Thursday, September 27, 2012

Movie Review: Howling 3: The Marsupials

 I love the concept of the werewolf; half-man, half-wolf, harbinger of incredible destructive power and chaos often born as both a gift and a curse.  I have enjoyed werewolf films since Lon Chaney Jr.'s The Wolf Man.  Unfortunately, few werewolf films have lived up to the potential of the concept.  

 The Howling franchise has been interesting.  It introduced the idea of werewolves as not just monsters, but as another species living side-by-side with our own.  The series begins with the first two films being celebrated for their special effects, story, and gore.  The Howling 3 appears to have been a victim of the ratings crack-down on horror films; the special effects are toned-down and there is virtually no nudity and minimal gore throughout the film (whereas both were common place in the last two installments). 

Looks like the pig-mask from Saw.
 My first complaint is that the film feels choppy.  In order to set the stage, the film has to introduce several plot-keys in quick succession; there was once an apex-predator in Australia called a Tasmanian Wolf or Tasmanian Tiger, though it has no actual relation to either animal.  It was a marsupial, meaning that it carried and nursed its young in a pouch, and it was able to open its maw to an unusual extent (120 degrees).  The animal appears to have been extinct since the 1930s, although reports of the creature occasionally are made to this day.  Professor Beckmeyer has been fascinated by the Tasmanian Wolf since he was a boy.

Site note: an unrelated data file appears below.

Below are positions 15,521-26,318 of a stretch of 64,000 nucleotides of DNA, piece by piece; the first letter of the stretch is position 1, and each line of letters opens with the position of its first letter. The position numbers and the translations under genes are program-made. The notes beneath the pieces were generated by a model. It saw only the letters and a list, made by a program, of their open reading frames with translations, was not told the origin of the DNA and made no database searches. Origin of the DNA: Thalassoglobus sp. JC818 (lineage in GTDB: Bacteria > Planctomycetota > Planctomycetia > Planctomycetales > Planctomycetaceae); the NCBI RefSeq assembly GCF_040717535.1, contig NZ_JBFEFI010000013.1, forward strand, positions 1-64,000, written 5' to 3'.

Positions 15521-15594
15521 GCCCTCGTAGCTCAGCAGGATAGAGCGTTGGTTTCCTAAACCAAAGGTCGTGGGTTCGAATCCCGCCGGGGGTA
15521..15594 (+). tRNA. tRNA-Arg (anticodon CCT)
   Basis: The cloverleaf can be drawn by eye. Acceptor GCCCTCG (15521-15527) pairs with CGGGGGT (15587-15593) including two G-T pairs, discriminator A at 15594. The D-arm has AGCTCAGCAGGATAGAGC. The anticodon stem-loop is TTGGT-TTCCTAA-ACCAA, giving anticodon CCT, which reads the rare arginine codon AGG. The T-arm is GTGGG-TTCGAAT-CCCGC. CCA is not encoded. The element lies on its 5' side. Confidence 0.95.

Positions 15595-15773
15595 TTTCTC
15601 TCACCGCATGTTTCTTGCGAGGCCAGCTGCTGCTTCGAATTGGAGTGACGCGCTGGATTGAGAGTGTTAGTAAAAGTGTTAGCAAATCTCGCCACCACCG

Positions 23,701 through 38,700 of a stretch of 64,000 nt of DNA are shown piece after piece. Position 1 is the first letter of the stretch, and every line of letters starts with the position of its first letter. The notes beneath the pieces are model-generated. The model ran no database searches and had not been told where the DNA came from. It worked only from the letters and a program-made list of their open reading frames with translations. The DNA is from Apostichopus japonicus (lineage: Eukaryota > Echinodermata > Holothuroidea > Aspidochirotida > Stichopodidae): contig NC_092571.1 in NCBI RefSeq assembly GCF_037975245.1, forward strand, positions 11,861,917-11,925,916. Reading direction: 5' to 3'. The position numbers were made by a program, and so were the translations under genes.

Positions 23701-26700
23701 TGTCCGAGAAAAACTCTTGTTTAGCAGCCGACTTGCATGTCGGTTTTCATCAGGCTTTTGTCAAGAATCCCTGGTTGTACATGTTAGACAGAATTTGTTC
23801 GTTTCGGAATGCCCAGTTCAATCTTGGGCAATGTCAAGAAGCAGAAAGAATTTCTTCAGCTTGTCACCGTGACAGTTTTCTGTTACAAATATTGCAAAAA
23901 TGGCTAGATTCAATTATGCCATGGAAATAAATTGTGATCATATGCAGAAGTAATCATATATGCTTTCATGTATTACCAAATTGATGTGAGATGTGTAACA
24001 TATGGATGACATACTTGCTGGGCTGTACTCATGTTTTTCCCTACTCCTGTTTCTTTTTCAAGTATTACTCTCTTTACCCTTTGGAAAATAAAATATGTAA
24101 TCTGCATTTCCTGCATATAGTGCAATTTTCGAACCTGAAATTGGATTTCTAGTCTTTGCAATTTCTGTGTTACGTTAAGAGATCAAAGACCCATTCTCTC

Goofy in a nun costume.
 Meanwhile, Jerboa is a female Australian werewolf who runs away from her clan to avoid an arranged mating.  Her clan lives in the Outback in a primitive manner, complete with a tribal leader who has nearly indisputable authority over the clan.  Jerboa is found by Donny, a young man who happens to be working in a werewolf film called Shapeshifters as a member of the film-crew.  Donny falls instantly in love with Jerboa, and convinces her to join the film as an actress.

 During a party, Jerboa is exposed to strobe-lights and begins to turn.  In a panic, she runs into the night with Donny on her tail (not literally yet), only to see her get struck by a car.  Professor Beckmeyer is called in when the doctors at the hospital discover Jerboa's striped back and pouch.  Before the government can get involved, Jerboa's sisters arrive, claim her, and kill the unnamed attendants holding her.  Beckmeyer, and Donny track Jerboa back to Flow, her home town, with the government hot on their heals.

Even with the hair and the pouch, you'd still hit it.
 It gets even more ridiculous from there.  Like, say you were a military commander and you needed to hunt and kill a predatory human species in the Outback.  How many soldiers would you send in, even special trained soldiers?  Hopefully, your answer is more than two, which was the total contingent of the Omega Team sent in to hunt werewolves.  Or, hey, you're a super-model werewolf who has been to several film-shoots while hiding your identity from the world.  Strobe lights force you to transform, yet it isn't until an awards show that while being photographed on stage that you wolf-out.

 Howling 3 lacks the innovation of the first installment and the over-the-top punch of the second. The story is weak and confusing, the acting is fair, and the special effects are so-so. It is at best an interesting off-shoot of the series. 


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